Coquelin is acting as a decoy in the midfield to free up Cazorla, and it has helped the Spaniard to dictate the tempo of the match. However, this change in role for Coquelin has had three adverse effects. Firstly, when Arsenal lose the ball in attack, the defence is exposed very easily as Cazorla's defensive skills are limited. While Coquelin in an advanced role gives Arsenal the chance to win back the ball immediately in the final third, it also leaves them vulnerable at the back if their opponents manage to bypass him.
Secondly, the fullbacks, Bellerin in particular, have less freedom to move forward, and if they do so, they do it with the risk of leaving a lot of space behind them for the wide players to exploit. Finally, Coquelin is now operating in the same space which Ozil operates, or likes to operate from. This is also limiting the German's influence on the game.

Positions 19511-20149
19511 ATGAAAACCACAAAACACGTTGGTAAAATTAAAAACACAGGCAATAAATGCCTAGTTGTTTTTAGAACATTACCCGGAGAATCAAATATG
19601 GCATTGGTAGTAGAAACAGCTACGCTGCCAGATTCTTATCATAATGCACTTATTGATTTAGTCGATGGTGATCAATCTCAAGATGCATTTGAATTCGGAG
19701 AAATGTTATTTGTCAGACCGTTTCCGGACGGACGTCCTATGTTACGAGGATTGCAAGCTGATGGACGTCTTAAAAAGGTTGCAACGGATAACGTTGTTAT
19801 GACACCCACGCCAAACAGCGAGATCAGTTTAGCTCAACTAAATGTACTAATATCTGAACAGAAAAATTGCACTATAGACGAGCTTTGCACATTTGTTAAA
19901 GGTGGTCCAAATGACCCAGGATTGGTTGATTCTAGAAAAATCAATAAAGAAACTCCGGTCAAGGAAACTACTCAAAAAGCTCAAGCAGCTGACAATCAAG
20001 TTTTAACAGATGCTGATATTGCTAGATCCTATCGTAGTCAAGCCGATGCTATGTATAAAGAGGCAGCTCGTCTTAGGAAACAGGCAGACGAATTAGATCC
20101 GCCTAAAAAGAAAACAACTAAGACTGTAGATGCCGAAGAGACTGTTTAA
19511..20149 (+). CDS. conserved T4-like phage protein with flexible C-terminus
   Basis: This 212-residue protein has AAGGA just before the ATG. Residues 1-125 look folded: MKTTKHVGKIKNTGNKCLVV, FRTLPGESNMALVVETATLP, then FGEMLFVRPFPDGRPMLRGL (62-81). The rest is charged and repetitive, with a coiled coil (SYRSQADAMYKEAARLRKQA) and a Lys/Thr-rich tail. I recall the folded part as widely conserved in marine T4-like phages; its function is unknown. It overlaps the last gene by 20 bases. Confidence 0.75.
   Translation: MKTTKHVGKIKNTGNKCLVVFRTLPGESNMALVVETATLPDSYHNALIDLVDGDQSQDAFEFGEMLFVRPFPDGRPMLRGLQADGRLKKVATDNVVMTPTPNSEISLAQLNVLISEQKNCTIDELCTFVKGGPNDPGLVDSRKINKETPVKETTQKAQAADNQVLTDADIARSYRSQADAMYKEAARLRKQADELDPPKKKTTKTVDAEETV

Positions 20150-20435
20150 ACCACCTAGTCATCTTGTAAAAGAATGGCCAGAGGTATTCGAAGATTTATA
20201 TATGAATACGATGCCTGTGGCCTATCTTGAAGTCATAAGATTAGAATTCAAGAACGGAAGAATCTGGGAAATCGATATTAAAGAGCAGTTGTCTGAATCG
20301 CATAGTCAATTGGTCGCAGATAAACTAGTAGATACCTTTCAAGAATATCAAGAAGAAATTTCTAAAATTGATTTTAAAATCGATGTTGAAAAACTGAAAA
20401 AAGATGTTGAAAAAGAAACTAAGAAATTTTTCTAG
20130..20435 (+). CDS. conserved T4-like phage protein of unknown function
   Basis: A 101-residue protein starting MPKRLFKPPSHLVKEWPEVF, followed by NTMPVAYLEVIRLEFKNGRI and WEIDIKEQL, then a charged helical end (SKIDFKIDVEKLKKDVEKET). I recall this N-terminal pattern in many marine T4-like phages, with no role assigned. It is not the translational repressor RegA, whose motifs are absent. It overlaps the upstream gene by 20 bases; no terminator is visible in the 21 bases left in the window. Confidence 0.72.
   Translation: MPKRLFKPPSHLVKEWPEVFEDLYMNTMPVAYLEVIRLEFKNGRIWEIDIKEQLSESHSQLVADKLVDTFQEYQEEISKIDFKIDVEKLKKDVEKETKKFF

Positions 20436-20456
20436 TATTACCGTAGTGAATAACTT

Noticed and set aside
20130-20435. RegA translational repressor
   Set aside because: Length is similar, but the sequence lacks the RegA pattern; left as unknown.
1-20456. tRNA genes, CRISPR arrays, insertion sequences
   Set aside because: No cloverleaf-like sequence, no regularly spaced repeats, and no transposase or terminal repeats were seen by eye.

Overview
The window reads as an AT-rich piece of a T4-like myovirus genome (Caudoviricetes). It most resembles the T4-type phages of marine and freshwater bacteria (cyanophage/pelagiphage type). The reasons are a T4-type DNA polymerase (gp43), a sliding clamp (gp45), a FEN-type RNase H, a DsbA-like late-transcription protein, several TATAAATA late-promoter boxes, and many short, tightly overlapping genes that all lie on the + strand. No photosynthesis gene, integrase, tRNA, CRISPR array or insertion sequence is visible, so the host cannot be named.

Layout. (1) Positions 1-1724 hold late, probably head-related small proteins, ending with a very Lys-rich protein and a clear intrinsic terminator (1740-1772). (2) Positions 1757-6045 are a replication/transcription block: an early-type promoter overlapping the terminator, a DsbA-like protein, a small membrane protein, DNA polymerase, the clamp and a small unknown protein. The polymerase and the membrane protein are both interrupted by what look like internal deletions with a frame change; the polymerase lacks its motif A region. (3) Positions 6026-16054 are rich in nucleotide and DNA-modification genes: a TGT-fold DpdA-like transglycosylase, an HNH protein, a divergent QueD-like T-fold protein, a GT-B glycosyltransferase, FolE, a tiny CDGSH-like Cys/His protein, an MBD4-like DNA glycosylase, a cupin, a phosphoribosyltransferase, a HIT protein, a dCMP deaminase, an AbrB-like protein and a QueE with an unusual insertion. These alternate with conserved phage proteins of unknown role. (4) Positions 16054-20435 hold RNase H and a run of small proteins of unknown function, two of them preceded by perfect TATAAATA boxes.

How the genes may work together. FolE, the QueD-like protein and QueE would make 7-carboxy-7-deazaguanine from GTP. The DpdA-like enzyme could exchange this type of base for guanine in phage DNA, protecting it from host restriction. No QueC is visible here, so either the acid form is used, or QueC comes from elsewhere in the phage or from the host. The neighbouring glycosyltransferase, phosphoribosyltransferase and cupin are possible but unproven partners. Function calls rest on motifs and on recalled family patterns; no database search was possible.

For my latest column, looking at Coquelin's positioning v S'oton. "Decoy" role saw him mainly pop up in final third pic.twitter.com/VtSKfECtaE— Arsenal Column (@ArsenalColumn) September 12, 2016
Wenger is sacrificing a lot to bring out the best of Cazorla when he has a much more viable option at his disposal—change the team's formation to 4-3-3. With the likes of Mohamed Elneny and Granit Xhaka on the bench, Wenger has the resources to shift to a 3-man midfield, which will not only allow Cazorla to operate more freely but will also protect the defence at the back. However, this is where Wenger's unwillingness to change tactics comes into play.
History can be harsh, and Arsene Wenger might go down as the man who changed English football, but could not change himself when the time came for him to do so.